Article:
Published in The Chronicle of Higher Education, December 7, 2007
Creative Destruction’s Reconstruction: Joseph Schumpeter Revisited
By J. BRADFORD DELONG
My guess is that average literate Americans know of three 20th-century economists: John Maynard Keynes, Milton Friedman, and Alan Greenspan. Perhaps they also know of Paul Samuelson (but as textbook author, not economic theorist), of Friedrich Hayek (but think that he is the father of an actress), and of John Kenneth Galbraith (as William F. Buckley Jr.’s friend who appeared on TV). The rest of us disappear into a blur of gray suits, spectacles, and, usually, baldness — an assemblage of personalities too bland to be successful accountants.
In Prophet of Innovation: Joseph Schumpeter and Creative Destruction (Belknap Press/Harvard University Press, 2007), Thomas K. McCraw, an emeritus professor of business history at Harvard Business School, tries to add another name to the list — Joseph Schumpeter. From the start, you should know that I am partial to Schumpeter; McCraw quotes me and Larry Summers saying that if Keynes was the most important economist of the 20th century, then Schumpeter may well be the most important of the 21st. McCraw’s fascinating book details why that is so, but McCraw, too, is so partial to Schumpeter that he fails to fully explain how Schumpeter tripped himself up over a political understanding as clumsy as his economic understanding was brilliant.
Schumpeter was born in 1883 in what is now the Czech Republic, and died in America in 1950. When he was four, his father died. When he was 10, his mother remarried and moved to Vienna, where his aristocratic stepfather helped him enter elite schools. He was a star: youngest professor in the empire at 26, finance minister of Austria (briefly) at 36, a bank president, and then a professor again. His mother, wife, and newborn son died in rapid succession in 1926 — an awful and tragic shock. He was important enough for Harvard to pluck him from Europe in 1932 to make him one of its superstars. And, after his move to America, he was one of the most famous American economists.
But as fascinating as his life was, it is Schumpeter’s economics that sing to me, because he tried to set long-term economic growth — entrepreneurship and enterprise — at the top of the discipline’s agenda.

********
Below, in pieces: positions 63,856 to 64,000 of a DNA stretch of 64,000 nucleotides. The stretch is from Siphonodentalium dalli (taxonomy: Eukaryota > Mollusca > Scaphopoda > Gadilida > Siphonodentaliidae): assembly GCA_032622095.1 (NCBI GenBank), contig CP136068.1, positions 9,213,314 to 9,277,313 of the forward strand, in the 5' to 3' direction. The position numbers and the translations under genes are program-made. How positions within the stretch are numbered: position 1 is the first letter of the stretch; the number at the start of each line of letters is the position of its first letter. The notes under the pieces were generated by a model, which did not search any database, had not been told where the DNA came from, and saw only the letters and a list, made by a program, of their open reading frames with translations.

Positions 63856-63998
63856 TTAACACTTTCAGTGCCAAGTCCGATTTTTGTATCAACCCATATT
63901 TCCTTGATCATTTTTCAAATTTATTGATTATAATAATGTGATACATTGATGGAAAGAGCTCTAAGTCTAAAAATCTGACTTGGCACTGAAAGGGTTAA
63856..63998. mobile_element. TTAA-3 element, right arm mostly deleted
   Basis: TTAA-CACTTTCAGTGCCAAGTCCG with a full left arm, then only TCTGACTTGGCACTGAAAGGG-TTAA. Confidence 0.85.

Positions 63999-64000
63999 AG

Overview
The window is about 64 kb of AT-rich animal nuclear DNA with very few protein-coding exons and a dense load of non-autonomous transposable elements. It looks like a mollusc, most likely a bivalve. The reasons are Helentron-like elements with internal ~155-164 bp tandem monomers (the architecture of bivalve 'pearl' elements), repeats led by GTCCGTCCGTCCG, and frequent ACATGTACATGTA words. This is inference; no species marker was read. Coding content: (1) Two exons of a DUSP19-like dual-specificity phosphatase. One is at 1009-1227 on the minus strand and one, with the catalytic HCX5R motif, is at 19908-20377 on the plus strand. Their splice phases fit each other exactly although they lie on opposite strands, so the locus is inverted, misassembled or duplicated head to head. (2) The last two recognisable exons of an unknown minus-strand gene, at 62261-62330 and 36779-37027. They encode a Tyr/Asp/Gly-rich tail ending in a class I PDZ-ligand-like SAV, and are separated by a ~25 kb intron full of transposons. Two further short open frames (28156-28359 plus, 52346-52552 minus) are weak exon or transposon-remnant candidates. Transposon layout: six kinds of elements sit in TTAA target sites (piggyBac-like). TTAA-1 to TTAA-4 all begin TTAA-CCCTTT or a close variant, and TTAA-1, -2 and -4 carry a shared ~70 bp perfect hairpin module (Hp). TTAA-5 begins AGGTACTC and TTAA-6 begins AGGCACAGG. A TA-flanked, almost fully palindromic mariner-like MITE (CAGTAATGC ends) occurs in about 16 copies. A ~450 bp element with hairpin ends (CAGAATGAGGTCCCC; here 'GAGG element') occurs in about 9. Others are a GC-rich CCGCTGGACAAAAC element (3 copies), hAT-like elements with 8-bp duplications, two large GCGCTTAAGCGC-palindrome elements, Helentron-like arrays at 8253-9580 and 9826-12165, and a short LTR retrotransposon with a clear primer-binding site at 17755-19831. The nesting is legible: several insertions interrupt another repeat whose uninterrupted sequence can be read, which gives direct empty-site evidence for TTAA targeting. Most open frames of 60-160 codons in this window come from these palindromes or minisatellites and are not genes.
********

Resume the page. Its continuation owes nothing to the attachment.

Over the previous two and a half centuries, three different economic worldviews, in succession, reigned. In the late 18th and early 19th centuries, Adam Smith’s was the key economic perspective, focusing on domestic and international trade and growth, the division of labor, the power of the market, and the minimal security of property and tolerable administration of justice that were needed to carry a country to prosperity. You could agree or you could disagree with Smith’s conclusions and judgments, but his was the proper topical agenda.
The second reign was that of David Ricardo and Karl Marx. Their preoccupations dominated the late 19th and early 20th centuries. They worried most about the distribution of income and the laws of the market that made it so unequal. They were uneasy about the extraordinary pace of technological, organizational, and sociological change, and about whether an ungoverned market economy could produce a distribution of income — both relative and absolute — fit for a livable world. Again, you could agree or disagree with their judgments about trade, rent, capitalism, and machinery, but they asked the right questions.
The third reign was that of John Maynard Keynes. His agenda dominated the middle and late 20th century. Keynes’s theories centered on what economists call Say’s Law — the claim that except in truly exceptional conditions, production inevitably creates the demand to buy what is produced. Say’s Law supposedly guaranteed something like full employment, except in truly exceptional conditions, if the market was allowed to work. Keynes argued that Say’s Law was false in theory, but that the government could, if it acted skillfully, make it true in practice. Agree or disagree with his conclusions, Keynes was in any case right to focus on the central bank and the tax-and-spend government to supplement the market’s somewhat-palsied invisible hand to achieve stable and full employment.
But there ought to have been a fourth reign, for there was a set of themes not sufficiently explored. That missing reign was Schumpeter’s, for he had insights into the nature of markets and growth that escaped other observers. It is in that sense that the late 20th and early 21st centuries in economics ought to have been his: He asked the right questions for our era.